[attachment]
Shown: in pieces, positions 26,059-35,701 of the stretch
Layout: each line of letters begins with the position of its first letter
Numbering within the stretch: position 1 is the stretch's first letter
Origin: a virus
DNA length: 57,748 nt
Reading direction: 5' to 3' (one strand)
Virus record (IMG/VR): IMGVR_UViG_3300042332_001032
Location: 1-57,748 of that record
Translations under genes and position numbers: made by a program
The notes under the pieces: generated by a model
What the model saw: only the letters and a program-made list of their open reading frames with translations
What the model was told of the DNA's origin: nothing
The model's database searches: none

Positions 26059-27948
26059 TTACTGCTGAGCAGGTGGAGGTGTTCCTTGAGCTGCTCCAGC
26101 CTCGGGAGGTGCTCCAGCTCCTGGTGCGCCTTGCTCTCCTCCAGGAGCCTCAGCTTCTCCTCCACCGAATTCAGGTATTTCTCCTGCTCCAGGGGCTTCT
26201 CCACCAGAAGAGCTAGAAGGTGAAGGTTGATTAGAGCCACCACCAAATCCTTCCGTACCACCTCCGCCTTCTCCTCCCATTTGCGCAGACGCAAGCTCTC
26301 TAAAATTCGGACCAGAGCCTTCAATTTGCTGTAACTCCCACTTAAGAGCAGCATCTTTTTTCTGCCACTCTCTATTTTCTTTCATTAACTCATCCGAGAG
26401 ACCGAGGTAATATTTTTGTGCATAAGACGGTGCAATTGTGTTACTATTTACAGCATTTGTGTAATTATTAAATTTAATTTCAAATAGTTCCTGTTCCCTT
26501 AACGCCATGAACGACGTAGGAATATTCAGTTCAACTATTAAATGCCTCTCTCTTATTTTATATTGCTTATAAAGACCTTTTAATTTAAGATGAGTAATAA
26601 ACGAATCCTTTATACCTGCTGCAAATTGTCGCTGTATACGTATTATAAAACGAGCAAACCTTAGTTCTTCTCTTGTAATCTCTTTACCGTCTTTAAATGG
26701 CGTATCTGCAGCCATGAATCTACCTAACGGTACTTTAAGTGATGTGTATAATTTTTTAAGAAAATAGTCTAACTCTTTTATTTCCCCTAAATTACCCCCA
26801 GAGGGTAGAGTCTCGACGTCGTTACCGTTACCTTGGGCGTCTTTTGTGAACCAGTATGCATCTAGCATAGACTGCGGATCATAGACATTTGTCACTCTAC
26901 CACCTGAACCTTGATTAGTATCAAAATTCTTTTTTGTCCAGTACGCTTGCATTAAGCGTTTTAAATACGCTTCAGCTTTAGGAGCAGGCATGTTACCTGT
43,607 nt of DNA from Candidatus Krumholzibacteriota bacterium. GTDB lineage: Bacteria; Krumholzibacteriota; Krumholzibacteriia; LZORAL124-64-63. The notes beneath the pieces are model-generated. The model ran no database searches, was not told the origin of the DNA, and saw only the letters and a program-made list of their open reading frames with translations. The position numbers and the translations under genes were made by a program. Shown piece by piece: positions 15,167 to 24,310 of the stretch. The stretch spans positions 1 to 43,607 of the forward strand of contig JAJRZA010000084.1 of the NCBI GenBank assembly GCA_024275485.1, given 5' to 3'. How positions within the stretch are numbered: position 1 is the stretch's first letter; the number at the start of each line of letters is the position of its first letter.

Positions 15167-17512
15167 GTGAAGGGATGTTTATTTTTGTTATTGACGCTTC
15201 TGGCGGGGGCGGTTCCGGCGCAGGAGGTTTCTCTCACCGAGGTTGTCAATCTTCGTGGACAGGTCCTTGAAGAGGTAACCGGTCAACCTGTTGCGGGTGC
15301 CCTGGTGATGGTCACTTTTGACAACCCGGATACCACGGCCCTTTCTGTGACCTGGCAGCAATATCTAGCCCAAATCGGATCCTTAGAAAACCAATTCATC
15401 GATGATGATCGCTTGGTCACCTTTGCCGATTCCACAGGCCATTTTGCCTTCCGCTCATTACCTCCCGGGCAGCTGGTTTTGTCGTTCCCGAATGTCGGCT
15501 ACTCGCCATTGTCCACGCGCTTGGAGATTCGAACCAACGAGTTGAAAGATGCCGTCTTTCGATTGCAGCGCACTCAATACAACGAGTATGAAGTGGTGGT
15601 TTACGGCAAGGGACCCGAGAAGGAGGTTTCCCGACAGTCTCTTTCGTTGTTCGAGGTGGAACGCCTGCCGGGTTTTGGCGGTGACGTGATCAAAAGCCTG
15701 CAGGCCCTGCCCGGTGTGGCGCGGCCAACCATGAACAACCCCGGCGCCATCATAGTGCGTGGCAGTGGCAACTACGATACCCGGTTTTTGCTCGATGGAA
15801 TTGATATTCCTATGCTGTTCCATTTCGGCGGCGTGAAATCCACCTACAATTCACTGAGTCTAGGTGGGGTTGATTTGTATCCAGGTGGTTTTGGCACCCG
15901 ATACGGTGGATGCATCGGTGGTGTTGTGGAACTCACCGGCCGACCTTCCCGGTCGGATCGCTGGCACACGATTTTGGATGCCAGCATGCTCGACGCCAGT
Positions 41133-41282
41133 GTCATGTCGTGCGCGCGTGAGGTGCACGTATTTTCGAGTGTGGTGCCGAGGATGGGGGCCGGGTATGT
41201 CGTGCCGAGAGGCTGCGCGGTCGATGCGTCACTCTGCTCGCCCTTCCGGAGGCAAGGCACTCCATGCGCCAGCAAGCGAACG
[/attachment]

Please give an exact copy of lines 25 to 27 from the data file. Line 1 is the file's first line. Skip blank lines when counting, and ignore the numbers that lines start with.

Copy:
43,607 nt of DNA from Candidatus Krumholzibacteriota bacterium. GTDB lineage: Bacteria; Krumholzibacteriota; Krumholzibacteriia; LZORAL124-64-63. The notes beneath the pieces are model-generated. The model ran no database searches, was not told the origin of the DNA, and saw only the letters and a program-made list of their open reading frames with translations. The position numbers and the translations under genes were made by a program. Shown piece by piece: positions 15,167 to 24,310 of the stretch. The stretch spans positions 1 to 43,607 of the forward strand of contig JAJRZA010000084.1 of the NCBI GenBank assembly GCA_024275485.1, given 5' to 3'. How positions within the stretch are numbered: position 1 is the stretch's first letter; the number at the start of each line of letters is the position of its first letter.

Positions 15167-17512
15167 GTGAAGGGATGTTTATTTTTGTTATTGACGCTTC